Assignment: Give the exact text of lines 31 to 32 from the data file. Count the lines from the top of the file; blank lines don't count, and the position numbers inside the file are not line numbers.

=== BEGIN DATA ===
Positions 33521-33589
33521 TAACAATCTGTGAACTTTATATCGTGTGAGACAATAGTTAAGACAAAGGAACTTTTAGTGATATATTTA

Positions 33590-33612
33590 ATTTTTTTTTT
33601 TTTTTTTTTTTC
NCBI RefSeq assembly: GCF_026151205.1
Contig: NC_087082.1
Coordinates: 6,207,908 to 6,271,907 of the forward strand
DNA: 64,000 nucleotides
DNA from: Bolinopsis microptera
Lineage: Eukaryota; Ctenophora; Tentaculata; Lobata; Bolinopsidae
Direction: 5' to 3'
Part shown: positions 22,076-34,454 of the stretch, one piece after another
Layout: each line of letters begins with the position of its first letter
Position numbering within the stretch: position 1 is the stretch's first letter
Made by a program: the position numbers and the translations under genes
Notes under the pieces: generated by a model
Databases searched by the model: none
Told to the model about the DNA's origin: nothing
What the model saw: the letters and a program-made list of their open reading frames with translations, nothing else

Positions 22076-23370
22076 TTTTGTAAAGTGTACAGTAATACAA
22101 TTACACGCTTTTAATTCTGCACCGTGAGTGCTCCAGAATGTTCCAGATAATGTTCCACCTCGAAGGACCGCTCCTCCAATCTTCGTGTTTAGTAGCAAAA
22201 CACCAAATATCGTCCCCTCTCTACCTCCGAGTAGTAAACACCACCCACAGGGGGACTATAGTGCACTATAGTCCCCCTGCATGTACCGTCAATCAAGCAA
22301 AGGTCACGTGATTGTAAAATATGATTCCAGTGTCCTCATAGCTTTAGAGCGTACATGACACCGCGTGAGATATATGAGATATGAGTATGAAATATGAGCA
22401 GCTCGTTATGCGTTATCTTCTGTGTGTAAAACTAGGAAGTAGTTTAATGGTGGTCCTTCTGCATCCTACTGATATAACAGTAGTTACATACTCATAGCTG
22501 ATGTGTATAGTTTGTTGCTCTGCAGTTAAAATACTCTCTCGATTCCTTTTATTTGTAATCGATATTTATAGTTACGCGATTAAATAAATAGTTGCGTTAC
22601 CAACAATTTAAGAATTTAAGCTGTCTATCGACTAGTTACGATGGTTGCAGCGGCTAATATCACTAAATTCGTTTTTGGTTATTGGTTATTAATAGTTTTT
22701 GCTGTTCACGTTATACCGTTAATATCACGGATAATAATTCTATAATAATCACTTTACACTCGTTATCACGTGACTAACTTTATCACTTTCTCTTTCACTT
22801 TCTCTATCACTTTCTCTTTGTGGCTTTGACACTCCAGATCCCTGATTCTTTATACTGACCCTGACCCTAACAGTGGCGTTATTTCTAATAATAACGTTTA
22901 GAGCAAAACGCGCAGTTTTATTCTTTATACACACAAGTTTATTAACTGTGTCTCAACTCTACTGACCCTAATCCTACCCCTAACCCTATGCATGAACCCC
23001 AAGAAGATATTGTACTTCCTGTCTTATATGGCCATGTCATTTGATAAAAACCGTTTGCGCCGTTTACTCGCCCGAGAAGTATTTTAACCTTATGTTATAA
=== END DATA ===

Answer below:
22901 GAGCAAAACGCGCAGTTTTATTCTTTATACACACAAGTTTATTAACTGTGTCTCAACTCTACTGACCCTAATCCTACCCCTAACCCTATGCATGAACCCC
23001 AAGAAGATATTGTACTTCCTGTCTTATATGGCCATGTCATTTGATAAAAACCGTTTGCGCCGTTTACTCGCCCGAGAAGTATTTTAACCTTATGTTATAA